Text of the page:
Welcome to my blog

Hello, and thanks for stopping by to look at my blog.
This is where I get chance to show you my favourite pictures from the shoots I do for my clients and occasionally some of my personal projects.

From time to time I’ll post about other stuff too. I hope you enjoy having a look at my work and please feel free to leave us comments and feedback.

Family portraits as wall art – a 60″ wide installation

Using several bespoke frames to display a collection of photographs

Last summer I did a lovely family portrait session for a family in Manchester. Mum liked the idea of having a collection of photographs on their living room wall. But she didn’t want one frame with a selection of images. She wanted something that would make a statement and would look outstanding on the wall.

We chatted about the options and I’d been investigating the idea of using several smaller frames to make a large installation. As we talked about mum’s favourite photographs from the session it was obvious that we’d need to make square frames to display the 12 photographs. Six were portrait and six were landscape. Six showed her two sons together and three each with them on their own.

One of the challenges of hanging a collection of frames is making sure that they all line up and that they don’t sag or move over time. To avoid this, my framer fitted two saw toothed hangers to each photograph. Saw tooth hangers are much better for this type of installation than string or cord. Cord and string tend to stretch over time, meaning that the pictures would become misaligned. Each photograph would be hung with two screws. That meant 24 holes needed to be drilled into the living room wall for the plugs and screws. Each screw had to line up perfectly both horizontally and vertically. And each screw had to be the same depth as the others. Fortunately the wall was flat! After very careful marking and drilling of the wall, the screws were put in to the same depth and the pictures were hung. Everything lined up perfectly first time, which was very fortunate.

I usually hang pictures for my clients. It’s usually quite quick job but putting up an installation is a different thing all together. It requires a wall plan to work from, accurate measurements and patience. Once it was done, it looked fantastic. Mum was delighted and I was too.

Runway on the runway- event photography in Manchester for the Teenage Cancer Trust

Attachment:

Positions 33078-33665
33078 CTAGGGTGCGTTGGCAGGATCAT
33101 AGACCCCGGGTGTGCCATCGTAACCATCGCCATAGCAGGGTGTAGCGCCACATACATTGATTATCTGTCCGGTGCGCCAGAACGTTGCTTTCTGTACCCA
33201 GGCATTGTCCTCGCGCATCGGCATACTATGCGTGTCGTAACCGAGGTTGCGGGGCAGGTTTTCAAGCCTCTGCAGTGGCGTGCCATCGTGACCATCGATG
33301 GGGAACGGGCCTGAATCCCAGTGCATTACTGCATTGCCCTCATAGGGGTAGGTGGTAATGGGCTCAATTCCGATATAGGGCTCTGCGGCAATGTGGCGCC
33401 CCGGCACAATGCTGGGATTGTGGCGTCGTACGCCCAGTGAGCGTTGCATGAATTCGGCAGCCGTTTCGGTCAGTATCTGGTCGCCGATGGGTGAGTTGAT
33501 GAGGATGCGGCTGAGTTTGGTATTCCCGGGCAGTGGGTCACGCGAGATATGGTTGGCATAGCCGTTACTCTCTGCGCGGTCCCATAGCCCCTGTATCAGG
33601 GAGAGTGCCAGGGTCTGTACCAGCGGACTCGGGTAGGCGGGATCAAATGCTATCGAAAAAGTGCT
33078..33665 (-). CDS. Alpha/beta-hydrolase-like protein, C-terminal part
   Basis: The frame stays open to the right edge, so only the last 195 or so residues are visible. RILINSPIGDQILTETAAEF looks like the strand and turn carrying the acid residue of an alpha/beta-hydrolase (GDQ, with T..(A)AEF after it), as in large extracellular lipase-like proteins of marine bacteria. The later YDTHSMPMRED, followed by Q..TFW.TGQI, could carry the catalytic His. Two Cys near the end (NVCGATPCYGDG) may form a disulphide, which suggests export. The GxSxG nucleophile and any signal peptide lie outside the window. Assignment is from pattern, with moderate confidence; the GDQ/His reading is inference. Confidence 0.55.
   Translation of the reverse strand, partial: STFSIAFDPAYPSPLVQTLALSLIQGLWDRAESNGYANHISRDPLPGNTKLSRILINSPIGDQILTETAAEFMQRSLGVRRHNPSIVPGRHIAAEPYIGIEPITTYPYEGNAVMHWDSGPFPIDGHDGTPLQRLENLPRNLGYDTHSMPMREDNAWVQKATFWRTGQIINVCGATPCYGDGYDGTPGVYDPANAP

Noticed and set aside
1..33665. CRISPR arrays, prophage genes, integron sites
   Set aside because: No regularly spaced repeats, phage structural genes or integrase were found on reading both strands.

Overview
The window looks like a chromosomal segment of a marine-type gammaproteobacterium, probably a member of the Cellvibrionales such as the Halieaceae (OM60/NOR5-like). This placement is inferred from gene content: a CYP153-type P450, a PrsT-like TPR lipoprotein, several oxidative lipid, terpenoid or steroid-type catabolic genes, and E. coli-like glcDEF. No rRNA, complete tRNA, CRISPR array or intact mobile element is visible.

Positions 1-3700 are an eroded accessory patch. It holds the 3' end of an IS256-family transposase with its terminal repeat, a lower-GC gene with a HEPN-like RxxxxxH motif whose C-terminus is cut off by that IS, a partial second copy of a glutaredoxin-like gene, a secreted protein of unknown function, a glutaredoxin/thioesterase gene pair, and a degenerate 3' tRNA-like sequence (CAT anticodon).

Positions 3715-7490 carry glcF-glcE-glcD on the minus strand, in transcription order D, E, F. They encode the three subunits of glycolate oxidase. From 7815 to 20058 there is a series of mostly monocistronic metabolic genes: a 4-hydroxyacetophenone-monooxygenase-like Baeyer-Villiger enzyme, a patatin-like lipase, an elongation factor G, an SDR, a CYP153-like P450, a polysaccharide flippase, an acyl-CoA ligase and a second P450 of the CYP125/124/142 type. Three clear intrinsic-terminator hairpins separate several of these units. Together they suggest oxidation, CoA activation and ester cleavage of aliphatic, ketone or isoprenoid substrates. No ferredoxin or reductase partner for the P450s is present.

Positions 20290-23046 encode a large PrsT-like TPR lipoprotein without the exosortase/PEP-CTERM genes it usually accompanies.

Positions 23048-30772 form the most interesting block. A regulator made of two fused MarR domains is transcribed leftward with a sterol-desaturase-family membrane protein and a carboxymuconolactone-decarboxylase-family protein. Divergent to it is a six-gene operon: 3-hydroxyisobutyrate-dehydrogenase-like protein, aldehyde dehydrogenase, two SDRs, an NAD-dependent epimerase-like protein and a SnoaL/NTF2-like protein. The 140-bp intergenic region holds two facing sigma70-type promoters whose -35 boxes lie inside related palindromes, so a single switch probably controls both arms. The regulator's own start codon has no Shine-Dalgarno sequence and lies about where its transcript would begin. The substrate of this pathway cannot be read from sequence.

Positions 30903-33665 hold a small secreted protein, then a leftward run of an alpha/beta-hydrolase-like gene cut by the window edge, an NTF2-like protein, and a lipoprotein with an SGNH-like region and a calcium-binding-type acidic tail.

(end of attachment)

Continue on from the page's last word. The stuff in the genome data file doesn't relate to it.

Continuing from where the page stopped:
Last Friday evening I went to the Concorde Building at Manchester Airport for the Runway on the Runway fashion show event in aid of the Teenage Cancer Trust. It was an amazing event and ten schools took part in the fashion show competition. A number of major fashion brands sponsored the collections on show. The Teenage Cancer Trust fielded a big crew for the night too. You can read some of the crew’s stories here. These guys are truly amazing. Being a teenager is difficult. Being teenager with cancer is a whole different world. As one young man put it on TCT’s Facebook page put it; my friends are worrying about the their exams and student debts. I’m worrying about if I’ll be here next year or not. If you’d like to make a donation to the Teenage Cancer trust to support their work please visit their website and follow the links.

Catwalk event for the Teenage Cancer Trust

Catwalk event for the Teenage Cancer Trust

Catwalk event for the Teenage Cancer Trust

Catwalk event for the Teenage Cancer Trust

Catwalk event for the Teenage Cancer Trust

Catwalk event for the Teenage Cancer Trust

Catwalk event for the Teenage Cancer Trust

Catwalk event for the Teenage Cancer Trust

Catwalk event for the Teenage Cancer Trust

Catwalk event for the Teenage Cancer Trust

Catwalk event for the Teenage Cancer Trust

Catwalk event for the Teenage Cancer Trust

Catwalk event for the Teenage Cancer Trust

Photographing your dog – five top tips

Everyone loves fab pictures of their favourite dogs. People keep asking us for our top tips for photographing their dogs so we thought it would make a good blog post.

1. Make it fun

Dogs are like children. They get bored quickly and don’t like being bossed about. If you make the session into a game your pet will enjoy it and you’ll get the photos. Have plenty treats too. Dogs love rewards and if they know there’s a treat coming that helps. A small squeaky toy is ideal for attracting attention. Keep it in your pocket and give it a squeeze (but not too often). Your dog will usually look at you with an inquisitive look and you can snap it straightaway.

Puppy photography by Andrew Collier Photography A border collie puppy leaps out of her kennel.

2. Get down to your dog’s eye level

If you get down to your dog’s eye level you’ll get great eye contact and the dog in the photo will look back at the person viewing it. You’ll probably get dirty but it’ll be worth it. And you might get sat on and licked but that’s all part of the game!

A boxer dog looks over the gateTeddy the boxer peers over the gate to see who’s calling.